The National Commission on Libraries and Information Science (NCLIS) was established by act of Congress in 1970 to advise the President and Congress on the needs of American libraries and information services, to evaluate their effectiveness, and to coordinate their activities at all levels. Recently it has become active in preservation matters. Two years ago it passed a resolution endorsing the use of permanent paper (AN May 1989, P. 26). In March, the chairman of NCLIS wrote to governors of all the states, calling their attention to the law signed last October by President Bush, which makes it a federal policy to use permanent paper for materials of enduring value, and urges American publishers and state and local governments to do the sane. He asked them to send him copies of any lads they passed, and enclosed a packet of resolutions and government documents on the subject.

International List of Microfilming Projects Begun

Hans Rütimann, International Project Director for the Commission on Preservation and Access, has begun compiling a collection-level list of preservation Microfilming projects abroad. The working list, which is by no means complete, now contains brief descriptions of filming activities in 15 countries: Brazil, China, Hungary, Israel, Australia, Austria, Canada, France, Germany, Great Britain, Japan, Poland, Spain, Taiwan, and Venezuela. He asks that persons with information about additional projects contact him at the Commission: 1785 Massachusetts Ave., NW, Suite 313, Washington, DC 20036 (202/483-7474).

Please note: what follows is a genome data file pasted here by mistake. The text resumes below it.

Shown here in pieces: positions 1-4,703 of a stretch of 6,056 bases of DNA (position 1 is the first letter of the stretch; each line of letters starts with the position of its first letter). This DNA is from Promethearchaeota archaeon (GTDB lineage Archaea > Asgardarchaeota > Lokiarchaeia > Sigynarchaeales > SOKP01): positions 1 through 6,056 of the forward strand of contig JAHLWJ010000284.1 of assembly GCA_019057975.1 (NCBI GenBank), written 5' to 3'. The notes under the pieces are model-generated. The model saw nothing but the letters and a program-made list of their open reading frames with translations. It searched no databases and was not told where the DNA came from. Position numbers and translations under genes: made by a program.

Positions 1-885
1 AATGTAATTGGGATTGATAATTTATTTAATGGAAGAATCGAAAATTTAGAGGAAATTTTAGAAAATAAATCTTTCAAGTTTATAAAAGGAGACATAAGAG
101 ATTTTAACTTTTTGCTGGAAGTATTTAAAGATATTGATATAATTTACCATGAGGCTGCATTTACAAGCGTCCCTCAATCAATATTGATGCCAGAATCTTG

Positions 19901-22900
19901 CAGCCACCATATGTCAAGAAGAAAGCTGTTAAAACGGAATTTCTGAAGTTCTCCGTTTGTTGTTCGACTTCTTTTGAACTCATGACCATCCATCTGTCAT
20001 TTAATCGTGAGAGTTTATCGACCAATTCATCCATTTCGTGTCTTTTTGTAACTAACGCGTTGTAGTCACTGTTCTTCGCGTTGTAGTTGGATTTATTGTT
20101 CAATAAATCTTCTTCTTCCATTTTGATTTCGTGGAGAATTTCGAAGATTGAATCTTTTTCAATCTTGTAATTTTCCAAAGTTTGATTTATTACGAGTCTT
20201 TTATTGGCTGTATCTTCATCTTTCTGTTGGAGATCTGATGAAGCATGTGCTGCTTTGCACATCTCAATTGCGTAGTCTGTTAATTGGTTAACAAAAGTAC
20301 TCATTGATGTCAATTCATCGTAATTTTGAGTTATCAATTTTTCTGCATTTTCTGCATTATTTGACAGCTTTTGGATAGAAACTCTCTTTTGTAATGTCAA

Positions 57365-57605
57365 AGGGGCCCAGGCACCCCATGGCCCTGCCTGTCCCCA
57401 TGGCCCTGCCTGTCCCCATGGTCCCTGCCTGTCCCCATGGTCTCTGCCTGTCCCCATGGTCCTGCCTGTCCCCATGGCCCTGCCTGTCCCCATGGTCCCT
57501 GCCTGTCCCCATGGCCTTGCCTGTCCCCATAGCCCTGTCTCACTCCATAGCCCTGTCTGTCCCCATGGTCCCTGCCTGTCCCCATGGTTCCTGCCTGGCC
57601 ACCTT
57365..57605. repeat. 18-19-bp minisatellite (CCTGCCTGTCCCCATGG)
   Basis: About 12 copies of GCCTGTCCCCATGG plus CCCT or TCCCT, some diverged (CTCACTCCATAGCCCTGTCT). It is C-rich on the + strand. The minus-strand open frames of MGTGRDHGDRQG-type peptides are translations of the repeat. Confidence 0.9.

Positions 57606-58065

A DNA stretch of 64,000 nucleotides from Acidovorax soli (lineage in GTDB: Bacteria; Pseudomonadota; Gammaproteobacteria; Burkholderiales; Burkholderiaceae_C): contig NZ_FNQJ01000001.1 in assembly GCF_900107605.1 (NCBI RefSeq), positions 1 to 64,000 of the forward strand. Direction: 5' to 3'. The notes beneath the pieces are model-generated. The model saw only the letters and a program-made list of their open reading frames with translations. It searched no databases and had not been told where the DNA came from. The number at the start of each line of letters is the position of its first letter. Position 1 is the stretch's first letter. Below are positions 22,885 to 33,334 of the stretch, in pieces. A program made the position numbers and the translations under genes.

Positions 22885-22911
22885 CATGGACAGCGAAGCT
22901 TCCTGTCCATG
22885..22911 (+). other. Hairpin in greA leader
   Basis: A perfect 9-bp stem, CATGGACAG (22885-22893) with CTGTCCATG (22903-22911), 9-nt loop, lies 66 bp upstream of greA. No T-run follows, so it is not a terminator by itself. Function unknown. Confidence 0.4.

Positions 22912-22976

Leather Research

Several centers where research on leather is done are described in the latest Leather Conservation News, among then the Royal Academy of Fine Arts in Copenhagen and the Leather Conservation Centre in Northampton. Rene Larsen in Copenhagen has organized a cooperative research program supported by the Commission of the European Community to look into the correlation between natural and artificial aging of leather and to set up criteria for a standardized aging method. Five institutions are involved in the project.

The Leather Conservation Centre, established in 1978, has a staff of only two (Christopher Calnan and Rosemarie Selm), but still manages to conserve leather objects, analyze and identify leather, consult and do surveys, train, provide information and publish a Monograph series.

For information on either of these centers' Work, write the Centre at 34 Guildhall Rd., Northampton, NN1 1EW, England.

University of Connecticut Upgrades Its Diplomas

The acidic nature of UConn's diplomas were discovered a month or so ago (AN, April 1991, front page), and prompt action has been taken, though it is too late for May graduates this year. According to the Hartford Courant for March 16, the Class of 1992 will receive alkaline paper diplomas. In a sidebar, instructions are given for extending the life of diplomas by proper storage and display.

Preservation Poster Wins Award in Richmond